A three-month investigation into the death of a 9-year-old Tampa girl culminated Friday with a murder charge against the man authorities had previously identified as the main suspect in her killing.
Granville Ritchie faces first-degree murder, capital sexual battery and aggravated child abuse charges in the death of Felecia Williams, whose nude body was found May 17 in the waters north of the Courtney Campbell Causeway. The charges came after a meticulous Temple Terrace police investigation in collaboration with a dozen other law enforcement agencies, Chief Kenneth Albano said.
"It appears to me that it was more than likely a crime of opportunity," Albano said, noting that the investigation was ongoing.
Gasps and applause came from a small gathering of Felecia's family members and acquaintances who attended the chief's announcement Friday morning at Temple Terrace City Hall. But their cheers turned to sobs and anguished cries when, for the first time, Albano described how investigators believe the little girl died.
She was sexually assaulted, beaten about the head, and ultimately strangled in an apartment that Ritchie frequented, Albano said. Investigators believe that after he killed her, Ritchie, 35, concealed Felecia's body in a suitcase and moved it to his car before driving to an area near the causeway, where it was dumped.
Felecia Demerson, the girl's mother, learned the details in a private meeting with the chief before Friday's announcement. They later walked hand-in-hand, joining representatives from a dozen law enforcement agencies to address the media.
Demerson stood before the TV cameras, her gaze downcast, her eyes brimming with tears, as the chief gave a rough chronology of what investigators believe happened to her daughter.
On the afternoon of May 16, Ritchie and Eboni Wiley, a friend of Felecia's family, picked up the girl from her east Tampa home and drove her to Apartment 721 at 8910 Tanglewood Lane, Albano said. Just before 5 p.m., Wiley left the apartment, leaving Felecia alone with Ritchie.
She returned at 6 p.m. Ritchie met her at the door shirtless, sweating and "highly upset," Albano said. He told Wiley that Felecia had "run off."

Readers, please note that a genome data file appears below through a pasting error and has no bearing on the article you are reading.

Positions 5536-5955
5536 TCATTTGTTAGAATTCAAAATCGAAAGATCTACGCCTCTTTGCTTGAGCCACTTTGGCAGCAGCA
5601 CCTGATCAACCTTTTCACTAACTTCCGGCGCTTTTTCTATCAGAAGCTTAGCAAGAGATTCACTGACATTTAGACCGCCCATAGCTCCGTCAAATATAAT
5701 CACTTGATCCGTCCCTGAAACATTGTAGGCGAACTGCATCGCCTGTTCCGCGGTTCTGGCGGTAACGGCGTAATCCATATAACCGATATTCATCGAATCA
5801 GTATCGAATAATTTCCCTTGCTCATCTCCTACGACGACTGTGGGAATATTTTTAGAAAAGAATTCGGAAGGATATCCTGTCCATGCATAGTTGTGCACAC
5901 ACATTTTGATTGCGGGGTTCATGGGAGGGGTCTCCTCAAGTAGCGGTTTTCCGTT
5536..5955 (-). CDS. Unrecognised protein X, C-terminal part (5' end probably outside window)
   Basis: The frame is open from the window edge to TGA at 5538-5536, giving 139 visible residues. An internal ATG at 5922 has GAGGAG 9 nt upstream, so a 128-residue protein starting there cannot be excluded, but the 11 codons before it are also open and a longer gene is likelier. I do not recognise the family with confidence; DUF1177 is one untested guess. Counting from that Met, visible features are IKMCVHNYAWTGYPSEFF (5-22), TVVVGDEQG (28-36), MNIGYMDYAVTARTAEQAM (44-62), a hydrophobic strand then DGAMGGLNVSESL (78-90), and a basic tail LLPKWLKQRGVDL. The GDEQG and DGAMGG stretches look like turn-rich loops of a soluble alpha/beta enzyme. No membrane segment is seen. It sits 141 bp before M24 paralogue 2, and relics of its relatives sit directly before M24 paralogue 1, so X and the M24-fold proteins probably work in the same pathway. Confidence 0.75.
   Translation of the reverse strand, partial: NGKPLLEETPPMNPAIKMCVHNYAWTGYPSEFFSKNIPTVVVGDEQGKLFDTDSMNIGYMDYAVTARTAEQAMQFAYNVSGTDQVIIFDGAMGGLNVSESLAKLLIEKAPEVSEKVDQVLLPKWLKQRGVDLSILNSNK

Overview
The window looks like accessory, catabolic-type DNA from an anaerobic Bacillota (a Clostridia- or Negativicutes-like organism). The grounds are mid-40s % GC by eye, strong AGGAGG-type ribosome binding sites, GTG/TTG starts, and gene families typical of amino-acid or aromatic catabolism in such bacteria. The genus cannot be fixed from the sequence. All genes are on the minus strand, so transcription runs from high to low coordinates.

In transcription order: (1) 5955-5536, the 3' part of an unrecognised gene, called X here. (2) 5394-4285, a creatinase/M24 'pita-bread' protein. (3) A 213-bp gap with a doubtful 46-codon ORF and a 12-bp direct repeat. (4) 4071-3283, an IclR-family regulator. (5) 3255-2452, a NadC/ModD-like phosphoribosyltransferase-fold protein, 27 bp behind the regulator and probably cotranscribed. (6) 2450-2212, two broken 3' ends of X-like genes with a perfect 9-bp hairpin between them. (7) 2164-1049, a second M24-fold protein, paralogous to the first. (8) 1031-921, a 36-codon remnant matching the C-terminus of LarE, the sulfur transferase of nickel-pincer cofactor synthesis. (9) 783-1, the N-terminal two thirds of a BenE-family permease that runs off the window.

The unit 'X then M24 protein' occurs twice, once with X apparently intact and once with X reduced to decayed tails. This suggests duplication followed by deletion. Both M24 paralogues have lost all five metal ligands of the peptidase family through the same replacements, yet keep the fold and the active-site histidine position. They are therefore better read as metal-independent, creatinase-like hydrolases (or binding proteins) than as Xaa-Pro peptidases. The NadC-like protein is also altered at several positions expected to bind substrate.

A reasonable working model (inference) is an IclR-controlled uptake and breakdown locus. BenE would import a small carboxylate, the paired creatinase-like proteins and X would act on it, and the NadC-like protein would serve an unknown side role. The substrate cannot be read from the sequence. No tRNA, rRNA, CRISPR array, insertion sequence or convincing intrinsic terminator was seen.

A police search of the apartment later turned up a broken suitcase wheel on a rear patio and a broken zipper pull on the carpet. Forensic technicians also noted a set of wheel marks in the apartment, leading across the carpet from the patio.
The wheel and zipper pull were later determined to have come from a black Protégé suitcase, Albano said. A second search warrant found a suitcase of that same brand inside the trunk of a Lexus that Ritchie drove.
But the wheels and zipper pulls on that suitcase were intact. Witnesses told detectives that Ritchie at one time owned two suitcases of the same make and color, Albano said.
Ritchie told detectives that he later drove to visit a friend in Thonotosassa, a claim the chief said was contradicted by his cellphone data. An analysis of his cellphone data showed that sometime after 11 p.m. on May 16, he drove west from the apartment to the area near where Felecia's body was later found, Albano said. He stayed there for a long time.
A forensic examination of the Lexus turned up pieces of vegetation lodged near a headlight, which investigators said was consistent with plants growing in the area near where Felecia was found. Dirt in the area of the driver's floorboard also shared characteristics of soil near the shore of the causeway.
Ritchie's account of his whereabouts the day of Felecia's disappearance didn't add up, Albano said. He and Wiley concocted a story, telling police that they had sex in another room of the apartment and later came out to find Felecia missing, police said.
Wiley later abandoned their shared tale and told detectives a different story that resulted in her being charged with lying to investigators. She pleaded not guilty earlier this week and remains free on bail.
Ritchie has been jailed since May on unrelated charges of having unlawful sexual contact with a minor and drug possession.
Asked why it took three months before authorities could charge him with murder, Albano said detectives wanted to build a solid case.
"To present a case that's worthy of providing to the state attorney, it takes time to be thorough, to be accurate," he said. "The last thing you want to do is rush to decisions in situations like this."
Many question were left unanswered, including whether detectives think Wiley had anything to do with the murder or if anyone else might faces charges. Albano said authorities want to withhold certain details to protect the investigative integrity of the case.
The chief thanked the various agencies that had a hand in the investigation. They included the FBI and the Florida Department of Law Enforcement. He also singled out the Hillsborough County Sheriff's Office, who assigned a detective to aid in the case, along with the State Attorney's Office.
"This is still very much an ongoing investigation. We have successfully completed phase one of this case," he said, "But there is still a lot of work left to be done."
Contact Dan Sullivan at firstname.lastname@example.org or (813) 226-3386. Follow @TimesDan.